Distributive justice and patient selection
Yarrison, Rebecca Bartley
Doctor of Philosophy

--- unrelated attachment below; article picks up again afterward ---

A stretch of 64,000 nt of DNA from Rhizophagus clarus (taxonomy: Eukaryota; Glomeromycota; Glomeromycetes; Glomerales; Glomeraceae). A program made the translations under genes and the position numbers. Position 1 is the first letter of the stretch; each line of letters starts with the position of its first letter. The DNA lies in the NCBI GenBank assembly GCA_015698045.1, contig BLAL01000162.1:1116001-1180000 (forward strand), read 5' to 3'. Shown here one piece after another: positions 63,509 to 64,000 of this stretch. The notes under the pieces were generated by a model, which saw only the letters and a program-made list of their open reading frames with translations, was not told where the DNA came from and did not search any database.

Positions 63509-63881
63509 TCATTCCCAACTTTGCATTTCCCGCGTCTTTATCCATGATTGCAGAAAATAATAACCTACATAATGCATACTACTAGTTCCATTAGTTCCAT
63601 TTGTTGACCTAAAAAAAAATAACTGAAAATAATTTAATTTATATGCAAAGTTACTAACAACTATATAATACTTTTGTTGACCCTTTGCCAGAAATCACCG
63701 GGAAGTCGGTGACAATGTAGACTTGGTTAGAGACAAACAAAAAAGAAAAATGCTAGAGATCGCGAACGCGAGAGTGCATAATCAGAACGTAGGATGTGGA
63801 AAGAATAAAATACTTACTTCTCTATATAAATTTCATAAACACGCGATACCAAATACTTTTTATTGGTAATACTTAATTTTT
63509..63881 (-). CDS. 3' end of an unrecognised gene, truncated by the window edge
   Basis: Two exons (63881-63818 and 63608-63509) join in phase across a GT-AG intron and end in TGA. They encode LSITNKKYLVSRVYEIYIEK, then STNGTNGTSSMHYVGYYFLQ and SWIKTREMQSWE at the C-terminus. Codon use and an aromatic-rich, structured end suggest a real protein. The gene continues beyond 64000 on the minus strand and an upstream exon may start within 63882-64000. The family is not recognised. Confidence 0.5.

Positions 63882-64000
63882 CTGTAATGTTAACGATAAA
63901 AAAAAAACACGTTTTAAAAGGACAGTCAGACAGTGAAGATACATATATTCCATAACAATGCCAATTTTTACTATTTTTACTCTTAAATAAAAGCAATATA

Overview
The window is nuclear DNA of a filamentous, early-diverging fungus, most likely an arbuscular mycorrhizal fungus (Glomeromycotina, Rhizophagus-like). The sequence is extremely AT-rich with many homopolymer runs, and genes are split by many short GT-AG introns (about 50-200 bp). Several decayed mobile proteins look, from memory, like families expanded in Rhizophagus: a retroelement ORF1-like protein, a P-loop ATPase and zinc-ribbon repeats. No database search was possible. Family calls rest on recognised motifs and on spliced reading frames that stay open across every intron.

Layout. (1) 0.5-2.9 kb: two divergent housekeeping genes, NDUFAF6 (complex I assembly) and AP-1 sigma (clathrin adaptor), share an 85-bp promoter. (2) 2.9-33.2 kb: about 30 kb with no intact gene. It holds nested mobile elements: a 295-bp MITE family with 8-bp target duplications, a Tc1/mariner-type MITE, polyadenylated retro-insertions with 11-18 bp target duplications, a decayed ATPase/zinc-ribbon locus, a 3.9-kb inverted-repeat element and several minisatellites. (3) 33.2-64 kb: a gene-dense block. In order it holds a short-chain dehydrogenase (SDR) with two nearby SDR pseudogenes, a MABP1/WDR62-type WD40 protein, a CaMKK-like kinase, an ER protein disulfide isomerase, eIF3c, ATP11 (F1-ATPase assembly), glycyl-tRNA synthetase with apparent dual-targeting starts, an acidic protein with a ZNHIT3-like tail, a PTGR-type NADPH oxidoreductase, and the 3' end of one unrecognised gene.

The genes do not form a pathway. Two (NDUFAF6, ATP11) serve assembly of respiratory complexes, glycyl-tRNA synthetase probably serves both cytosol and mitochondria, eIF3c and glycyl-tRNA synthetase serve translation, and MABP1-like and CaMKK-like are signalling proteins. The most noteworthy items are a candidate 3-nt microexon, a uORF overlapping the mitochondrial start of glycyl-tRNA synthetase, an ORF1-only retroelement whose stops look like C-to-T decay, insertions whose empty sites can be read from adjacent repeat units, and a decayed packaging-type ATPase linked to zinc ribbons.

There are not always enough medical resources to go around and pluralist theories of decision making generally do not explain the principle of justice in a way that provides action-guidance. I adopt a modified and expanded form of the claims-based approach of Rescher and Broome as the framework for a substantive and action-guiding theory of distributive justice. The resulting theory is that limited resources should be distributed according to the strength of a person's entitlement to a resource. In order to determine a person's entitlement, one must determine what context-relevant rights the person has and the strength of his or her claim to the resource, which is determined by a weighing up of context-relevant considerations, which are facts about a person's condition or situation within a certain context that ceteris paribus generate some kind of duty that they be given (or denied, depending on the consideration) the resource. Since both of these are context dependent, I discuss patients' entitlements in terms of limited medical resources.